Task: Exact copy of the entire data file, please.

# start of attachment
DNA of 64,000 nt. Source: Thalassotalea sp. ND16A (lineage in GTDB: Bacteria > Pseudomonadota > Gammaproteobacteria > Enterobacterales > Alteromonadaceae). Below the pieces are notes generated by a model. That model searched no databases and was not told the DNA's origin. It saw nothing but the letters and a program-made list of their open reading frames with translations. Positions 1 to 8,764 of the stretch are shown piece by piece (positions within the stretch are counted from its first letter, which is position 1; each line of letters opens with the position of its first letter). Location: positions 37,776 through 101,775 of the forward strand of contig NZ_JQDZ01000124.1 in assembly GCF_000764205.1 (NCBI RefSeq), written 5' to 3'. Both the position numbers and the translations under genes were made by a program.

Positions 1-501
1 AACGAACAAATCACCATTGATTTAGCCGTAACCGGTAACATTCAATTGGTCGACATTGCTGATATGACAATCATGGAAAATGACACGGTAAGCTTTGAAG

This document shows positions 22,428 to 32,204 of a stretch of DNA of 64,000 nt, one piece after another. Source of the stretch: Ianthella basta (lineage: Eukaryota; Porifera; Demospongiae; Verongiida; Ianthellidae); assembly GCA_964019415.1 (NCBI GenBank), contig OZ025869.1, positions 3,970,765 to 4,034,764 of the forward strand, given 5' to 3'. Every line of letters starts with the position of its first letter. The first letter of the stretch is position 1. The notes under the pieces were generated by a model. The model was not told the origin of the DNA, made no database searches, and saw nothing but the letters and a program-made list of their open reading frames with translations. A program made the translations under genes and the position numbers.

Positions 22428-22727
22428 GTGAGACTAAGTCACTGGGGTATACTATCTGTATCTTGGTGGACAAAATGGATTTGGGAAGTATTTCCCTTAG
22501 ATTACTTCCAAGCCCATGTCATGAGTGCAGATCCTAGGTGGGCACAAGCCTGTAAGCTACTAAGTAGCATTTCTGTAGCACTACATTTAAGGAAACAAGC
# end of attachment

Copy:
DNA of 64,000 nt. Source: Thalassotalea sp. ND16A (lineage in GTDB: Bacteria > Pseudomonadota > Gammaproteobacteria > Enterobacterales > Alteromonadaceae). Below the pieces are notes generated by a model. That model searched no databases and was not told the DNA's origin. It saw nothing but the letters and a program-made list of their open reading frames with translations. Positions 1 to 8,764 of the stretch are shown piece by piece (positions within the stretch are counted from its first letter, which is position 1; each line of letters opens with the position of its first letter). Location: positions 37,776 through 101,775 of the forward strand of contig NZ_JQDZ01000124.1 in assembly GCF_000764205.1 (NCBI RefSeq), written 5' to 3'. Both the position numbers and the translations under genes were made by a program.

Positions 1-501
1 AACGAACAAATCACCATTGATTTAGCCGTAACCGGTAACATTCAATTGGTCGACATTGCTGATATGACAATCATGGAAAATGACACGGTAAGCTTTGAAG

This document shows positions 22,428 to 32,204 of a stretch of DNA of 64,000 nt, one piece after another. Source of the stretch: Ianthella basta (lineage: Eukaryota; Porifera; Demospongiae; Verongiida; Ianthellidae); assembly GCA_964019415.1 (NCBI GenBank), contig OZ025869.1, positions 3,970,765 to 4,034,764 of the forward strand, given 5' to 3'. Every line of letters starts with the position of its first letter. The first letter of the stretch is position 1. The notes under the pieces were generated by a model. The model was not told the origin of the DNA, made no database searches, and saw nothing but the letters and a program-made list of their open reading frames with translations. A program made the translations under genes and the position numbers.

Positions 22428-22727
22428 GTGAGACTAAGTCACTGGGGTATACTATCTGTATCTTGGTGGACAAAATGGATTTGGGAAGTATTTCCCTTAG
22501 ATTACTTCCAAGCCCATGTCATGAGTGCAGATCCTAGGTGGGCACAAGCCTGTAAGCTACTAAGTAGCATTTCTGTAGCACTACATTTAAGGAAACAAGC